Cambodian People’s Party (CPP) spokesman Sok Eysan on Thursday reiterated the prime minister’s statement that a “package deal” for banned opposition politicians to return to politics would not be possible.
He also labelled Cambodia National Rescue Party (CNRP) acting president Sam Rainsy’s alleged attempt to secure one a “dishonest trick” that had been “defeated”.
Eysan’s statement came a day after the prime minister declared that any of the banned 118 former CNRP politicians who plan to return to Cambodian politics must apply to do so on an individual basis, not as a group.
Speaking in Kandal province to more than 15,600 factory workers from there and Kampong Speu province on Wednesday, the prime minister outlined the route to restoration for the politicians.
He told the crowd: “[The former CNRP politicians] must make a request one by one, not make a request as a ‘package deal’.”
Hun Sen explained that they must “make a request to the Ministry of Interior individually, then the prime minister, on the recommendation of the ministry, can request a pardon from the King”.
On Tuesday, the Senate unanimously passed an amendment to Article 45 of the Law on Political Parties that could pave the way for many of the 118 banned CNRP politicians to return to politics, but only if they are deemed to have respected the Supreme Court’s initial ruling.
Reiterating the prime minister’s comments, Eysan wrote via messaging platform Telegram on Thursday: “Now it is clear. [Hun Sen] has confirmed it already: no pardon is offered as a package for banned politicians."
“It will be done on a one-by-one basis based upon each person’s characteristics. This process eliminates any possibility that Sam Rainsy’s trick aiming to control the 118 officials will work."
“Sam Rainsy’s trick has been defeated. Despite the bitter defeat, this convict keeps claiming himself as the representative of 118 banned officials so he can negotiate with Hun Sen as he did via Twitter.”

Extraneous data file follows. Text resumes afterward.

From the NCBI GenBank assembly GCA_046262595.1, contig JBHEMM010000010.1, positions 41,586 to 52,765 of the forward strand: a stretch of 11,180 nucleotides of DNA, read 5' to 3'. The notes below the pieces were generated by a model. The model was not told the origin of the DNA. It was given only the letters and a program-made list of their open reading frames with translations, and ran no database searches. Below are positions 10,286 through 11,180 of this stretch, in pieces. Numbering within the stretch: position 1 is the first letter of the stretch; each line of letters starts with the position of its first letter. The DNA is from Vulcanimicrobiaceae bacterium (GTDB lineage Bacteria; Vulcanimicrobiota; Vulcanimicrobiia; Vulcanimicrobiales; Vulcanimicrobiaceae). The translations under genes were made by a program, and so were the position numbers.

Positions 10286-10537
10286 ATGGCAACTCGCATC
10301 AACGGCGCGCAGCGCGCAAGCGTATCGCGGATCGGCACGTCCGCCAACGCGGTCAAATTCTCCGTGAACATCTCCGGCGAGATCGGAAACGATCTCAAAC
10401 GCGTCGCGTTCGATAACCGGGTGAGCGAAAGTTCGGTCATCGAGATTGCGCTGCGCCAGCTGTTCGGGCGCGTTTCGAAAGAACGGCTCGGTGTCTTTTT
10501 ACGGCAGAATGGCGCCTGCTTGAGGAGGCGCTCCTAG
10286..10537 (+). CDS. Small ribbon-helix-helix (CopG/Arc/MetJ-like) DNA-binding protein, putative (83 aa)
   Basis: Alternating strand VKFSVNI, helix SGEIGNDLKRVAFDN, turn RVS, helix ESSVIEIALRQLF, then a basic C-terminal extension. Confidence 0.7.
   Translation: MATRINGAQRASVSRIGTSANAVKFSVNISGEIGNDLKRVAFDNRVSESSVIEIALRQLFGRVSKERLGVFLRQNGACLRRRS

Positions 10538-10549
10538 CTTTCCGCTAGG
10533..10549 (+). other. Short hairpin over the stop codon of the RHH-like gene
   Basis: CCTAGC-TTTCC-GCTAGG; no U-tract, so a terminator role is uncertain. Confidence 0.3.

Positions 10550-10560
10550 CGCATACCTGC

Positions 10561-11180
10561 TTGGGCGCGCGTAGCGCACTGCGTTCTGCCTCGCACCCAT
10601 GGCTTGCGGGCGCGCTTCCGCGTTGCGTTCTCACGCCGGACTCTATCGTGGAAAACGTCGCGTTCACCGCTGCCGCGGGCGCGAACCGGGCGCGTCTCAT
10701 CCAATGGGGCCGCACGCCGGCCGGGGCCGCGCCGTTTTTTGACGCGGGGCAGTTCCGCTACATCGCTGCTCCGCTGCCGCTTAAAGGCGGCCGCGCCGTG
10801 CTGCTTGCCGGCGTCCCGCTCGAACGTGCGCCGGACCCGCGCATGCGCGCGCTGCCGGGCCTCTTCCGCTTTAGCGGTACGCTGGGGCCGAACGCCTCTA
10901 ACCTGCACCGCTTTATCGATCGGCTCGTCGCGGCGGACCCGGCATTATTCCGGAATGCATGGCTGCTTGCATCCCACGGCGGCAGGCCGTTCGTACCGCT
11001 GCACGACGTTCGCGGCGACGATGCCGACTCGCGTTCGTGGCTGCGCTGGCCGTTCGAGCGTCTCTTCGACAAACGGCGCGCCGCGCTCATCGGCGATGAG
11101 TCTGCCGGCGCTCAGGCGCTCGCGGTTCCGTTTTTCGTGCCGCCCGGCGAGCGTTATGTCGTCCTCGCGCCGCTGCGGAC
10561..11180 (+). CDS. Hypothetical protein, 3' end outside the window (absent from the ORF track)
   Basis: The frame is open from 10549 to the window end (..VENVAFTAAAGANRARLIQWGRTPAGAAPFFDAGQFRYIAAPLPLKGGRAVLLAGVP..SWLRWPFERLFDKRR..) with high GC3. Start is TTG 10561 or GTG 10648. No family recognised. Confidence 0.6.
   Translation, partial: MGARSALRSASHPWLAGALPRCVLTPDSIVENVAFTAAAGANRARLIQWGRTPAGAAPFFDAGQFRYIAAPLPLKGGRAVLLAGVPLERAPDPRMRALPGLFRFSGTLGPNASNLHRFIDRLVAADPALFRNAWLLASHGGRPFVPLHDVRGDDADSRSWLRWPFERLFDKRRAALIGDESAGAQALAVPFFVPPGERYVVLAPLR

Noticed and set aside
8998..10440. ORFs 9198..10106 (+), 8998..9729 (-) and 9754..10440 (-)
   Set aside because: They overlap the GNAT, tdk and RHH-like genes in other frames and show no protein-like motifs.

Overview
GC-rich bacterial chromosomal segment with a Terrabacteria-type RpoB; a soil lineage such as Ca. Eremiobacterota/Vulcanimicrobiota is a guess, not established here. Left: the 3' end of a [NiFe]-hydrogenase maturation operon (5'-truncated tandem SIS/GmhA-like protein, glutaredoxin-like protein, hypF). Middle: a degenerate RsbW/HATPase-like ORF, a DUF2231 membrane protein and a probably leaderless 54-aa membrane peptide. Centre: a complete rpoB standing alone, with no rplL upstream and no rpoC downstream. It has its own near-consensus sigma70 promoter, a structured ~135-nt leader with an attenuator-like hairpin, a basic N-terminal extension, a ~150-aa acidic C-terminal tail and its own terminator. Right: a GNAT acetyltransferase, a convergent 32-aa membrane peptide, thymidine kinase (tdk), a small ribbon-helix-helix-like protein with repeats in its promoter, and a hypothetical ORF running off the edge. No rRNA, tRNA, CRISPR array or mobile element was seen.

Eysan was referring to his comments last week when he said that Rainsy had messaged the prime minister via Twitter, requesting a pardon for all 118 of the CNRP’s banned politicians.
But former opposition activist Sin Chan Pov Rozeth, who was former O’Char commune chief in Battambang province, said Eysan’s statement was one-sided.
“These are just remarks made by a ruling party spokesperson. The CNRP acting president [Sam Rainsy] has already made it clear that he would never negotiate with the ruling party and would rather let the ruling party deal with the international community,” she said.
In his statement, Eysan called on the authorities at all levels to prevent and take action against those who post pro-Rainsy video clips.
He said posting such clips and messages is against the law because the CNRP has already been dissolved by the court. He added that expressing support for the acting president of the court-dissolved party is therefore also illegal.
Ly Meng Yieng from Kandal province’s Sa’ang district was questioned by police for four hours on December 18 for posting a pro-Rainsy video on Facebook.
In the video clip, which lasts more than a minute, Meng Yieng says he and former CNRP commune officials in Sa’ang district supported Rainsy’s return to the party as the acting president.
As a result, authorities then ordered the activist to sign a contract to stop posting video clips supporting the CNRP.
National Police spokesman Chhay Kim Khoeun told The Post that the authorities have taken unspecified measures to prevent illegal activities.
“But it depends as to when or how we will take action. We will do it in accordance with the law. Meng Yieng’s activities are [against] the law so we needed to call him in for questioning but we didn’t punish him. We educated him just so he understands [the law] and promises not to do anything against the law.”
Social analyst Ok Sereisopheak declined to comment on Rainsy’s request to negotiate with the prime minister. But he said it is not illegal for former opposition party activists to post video clips in support of their leaders.
“All of them are former opposition party activists and their actions are nothing illegal because it’s their freedom. They just express their support. It’s their right,” he said.
However, Sereisopheak stressed that while opposition activists can post messages in support of Sam Rainsy, it would be illegal for them to post messages in support of the party as it has already been dissolved by the Supreme Court.
While no legal action has been taken against those that post videos in support of Rainsy or the CNRP, opposition activists view the police action to educate Meng Yieng as an attempt to intimidate them.